If you’re in dental school, and wondering what your job is going to be like after you graduate, you might be in for a few surprises. Many dental school grads will simply coast through their work life, cleaning teeth and handing out advice. Depending on wher you practice your trade, though, you might encounter a few things that seem a bit out of the ordinary.
In fact, some of the things that you might see as a dental school grad who’s new to practice might scare you. Some of them will involve the dentist in whose practice you’re working. Others will involve patients. Here are some of the things that you might see, but would rather not.
If you’ve been to dental school, and you paid attention, then you know that it’s very important to sterilize the instruments. In one Pennsylvania dental clinic, a dental hygienist was horrified to discover that the instruments weren’t autoclaved, just “cold sterilized.” In fact, when she tried to use the autoclave, he office manager scolded her. The conditions were so bad in that clinic that the hygienist only lasted three months before leaving in favor of another position.
In a Texas dental clinic, a woman entered the check-in area and deposited a rotten tooth on the counter, and began to spin it around. It wasn’t even her own tooth! It was her husband’s, and she wanted to know, if she brought him in to the clinic, could they put his tooth back in.
The receptionist explained that it wouldn’t likely be possible, and then promptly disinfected everything that she’d touched.
In another clinic, toothbrushes were rinsed and disinfected in the ultrasonic, and then re-used. A dental technician was reprimanded for throwing them away instead of disinfecting them. She quit rather than continue doing so.
How about this? In Michigan, a dentist bought old instruments at an antique sale. He tried to clean them up using an ultrasonic machine, but they were still rusty. He used them anyway.
In Minnesota, a worker in a dental clinic was scrubbing away at a stain on the carpet when the dentist entered, saw what she was doing, laughed, and said that she’d never get the stain out. Why? Because he’d tried already. The stain was due to the dentist an someone else having a “play date” in the clinic. The stain was due to a bottle of sexual lube that had spilled.
Another recent dental school grad reports that the dentist at her clinic once gave nitrous oxide to a patient who was drunk, saying that it would do her no harm. One time, the drunk patient vomited all over the grad. Another time, the patient inhaled a crown and gagged on it.
It’s unfortunate that sometimes, dental school grads end up in practices where the main partners have family lives that are not all that good. One grad found herself in a situation where the main dentist was going through a divorce, and pretty messed up He hired another assistant and began an affair with her.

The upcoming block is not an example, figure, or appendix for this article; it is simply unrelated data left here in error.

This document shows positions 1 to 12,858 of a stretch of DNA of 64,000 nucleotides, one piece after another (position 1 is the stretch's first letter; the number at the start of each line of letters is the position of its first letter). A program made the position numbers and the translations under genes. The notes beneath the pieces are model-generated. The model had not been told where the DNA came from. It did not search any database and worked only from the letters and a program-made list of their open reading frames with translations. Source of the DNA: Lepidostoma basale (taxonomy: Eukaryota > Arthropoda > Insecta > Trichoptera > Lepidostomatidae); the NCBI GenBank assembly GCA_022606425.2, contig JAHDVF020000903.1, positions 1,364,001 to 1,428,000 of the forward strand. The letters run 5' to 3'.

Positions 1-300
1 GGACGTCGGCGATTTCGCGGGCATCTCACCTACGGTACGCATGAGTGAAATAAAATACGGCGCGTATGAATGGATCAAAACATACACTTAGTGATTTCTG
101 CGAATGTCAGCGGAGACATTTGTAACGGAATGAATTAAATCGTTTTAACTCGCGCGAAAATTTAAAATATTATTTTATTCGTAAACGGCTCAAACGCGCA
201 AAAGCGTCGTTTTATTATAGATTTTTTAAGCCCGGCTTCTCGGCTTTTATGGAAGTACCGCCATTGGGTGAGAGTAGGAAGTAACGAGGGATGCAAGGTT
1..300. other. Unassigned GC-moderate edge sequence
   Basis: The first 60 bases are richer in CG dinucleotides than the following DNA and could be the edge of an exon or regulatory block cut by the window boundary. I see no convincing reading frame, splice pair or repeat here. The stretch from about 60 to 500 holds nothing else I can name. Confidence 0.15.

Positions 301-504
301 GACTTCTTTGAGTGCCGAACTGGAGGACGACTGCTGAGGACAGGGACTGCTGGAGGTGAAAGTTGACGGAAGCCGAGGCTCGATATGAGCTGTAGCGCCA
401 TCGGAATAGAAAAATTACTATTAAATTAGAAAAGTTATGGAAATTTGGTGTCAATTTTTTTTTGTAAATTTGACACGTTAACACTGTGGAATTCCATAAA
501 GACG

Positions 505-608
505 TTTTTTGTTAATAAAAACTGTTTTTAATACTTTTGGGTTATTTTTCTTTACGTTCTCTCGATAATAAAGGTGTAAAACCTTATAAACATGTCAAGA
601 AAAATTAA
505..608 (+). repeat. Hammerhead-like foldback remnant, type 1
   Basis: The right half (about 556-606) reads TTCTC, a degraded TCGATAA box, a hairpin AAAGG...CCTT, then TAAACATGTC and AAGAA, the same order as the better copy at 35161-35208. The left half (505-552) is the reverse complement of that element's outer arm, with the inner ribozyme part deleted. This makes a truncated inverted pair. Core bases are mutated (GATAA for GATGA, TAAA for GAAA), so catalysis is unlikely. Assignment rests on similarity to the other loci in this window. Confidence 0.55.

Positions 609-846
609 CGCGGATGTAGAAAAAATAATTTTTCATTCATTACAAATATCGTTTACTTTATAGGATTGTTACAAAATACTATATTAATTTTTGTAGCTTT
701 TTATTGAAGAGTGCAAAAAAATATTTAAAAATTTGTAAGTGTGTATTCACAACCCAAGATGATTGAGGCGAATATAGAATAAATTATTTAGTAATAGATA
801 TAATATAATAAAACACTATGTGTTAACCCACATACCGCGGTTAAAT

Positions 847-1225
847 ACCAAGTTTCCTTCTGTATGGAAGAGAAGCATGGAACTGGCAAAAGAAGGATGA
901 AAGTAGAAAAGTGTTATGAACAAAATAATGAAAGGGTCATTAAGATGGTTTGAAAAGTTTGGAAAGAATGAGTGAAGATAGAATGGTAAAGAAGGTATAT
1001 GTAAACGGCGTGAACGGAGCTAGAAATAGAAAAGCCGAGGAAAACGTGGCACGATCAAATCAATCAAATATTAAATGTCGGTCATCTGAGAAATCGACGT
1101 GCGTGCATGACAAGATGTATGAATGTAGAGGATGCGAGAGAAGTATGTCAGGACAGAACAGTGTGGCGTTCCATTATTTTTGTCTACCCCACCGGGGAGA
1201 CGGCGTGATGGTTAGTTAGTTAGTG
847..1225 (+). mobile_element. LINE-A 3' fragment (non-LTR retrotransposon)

This assistant was incompetent, insubordinate, and also prone to “coming on” to male patients. She was also horribly rude to the hygienists. Her behavior got to the point where the dentist finally fired her, but plenty of damage was already done.
One dental school grad reports having worked in a pediatric dental clinic where the dentist wore a “NO CRYING” button on his coat, and very much stuck to that rule. Parents weren’t allowed to be in the back when their kids were being treated, and the dentist was so abusive toward children that more than one assistant actually vomited when seeing how kids were treated. She couldn’t handle having to reassure parents that their kids were okay, when she knew perfectly well that they weren’t.
Another dental assistant, in Florida, had her dentist’s mother come in for impressions preparatory to receiving dentures. She had a lot of bone loss in her jaw, and she most definitely needed dentures in order to restore her bite and her smile.
While taking the impressions, the dental school grad was horrified to find out that two of the woman’s teeth had become dislodged, and were stuck in the impression material. She couldn’t understand how any dentist could neglect his own mother’s dental health to the point where this would happen.
Whether it was the dentist’s fault (for not seeing what was happening in his own back yard) or his mother’s fault (perhaps for resisting treatment), in the final analysis there was no good outcome. The mother lost teeth that could have been saved. The dentist blew it. And the grad felt guilty, even though she shouldn’t have.
If you’re considering dental school and contemplating a future as a dental assistant or a dental hygienist, then you must be a wonderfully caring person. You want to help people. And most of the time, this career will help you to do just that.
Remember, though, that not all dental clinics are created equal – you will encounter good dentists and bad dentists, and sometimes, you’ll encounter situations that will break your heart. In the long run, though, I think that dental school grads will find themselves in very rewarding careers, where they can help people in the way that they want to.
If you want to put a smile on someone else’s face, then dental school could lead you on the right career path.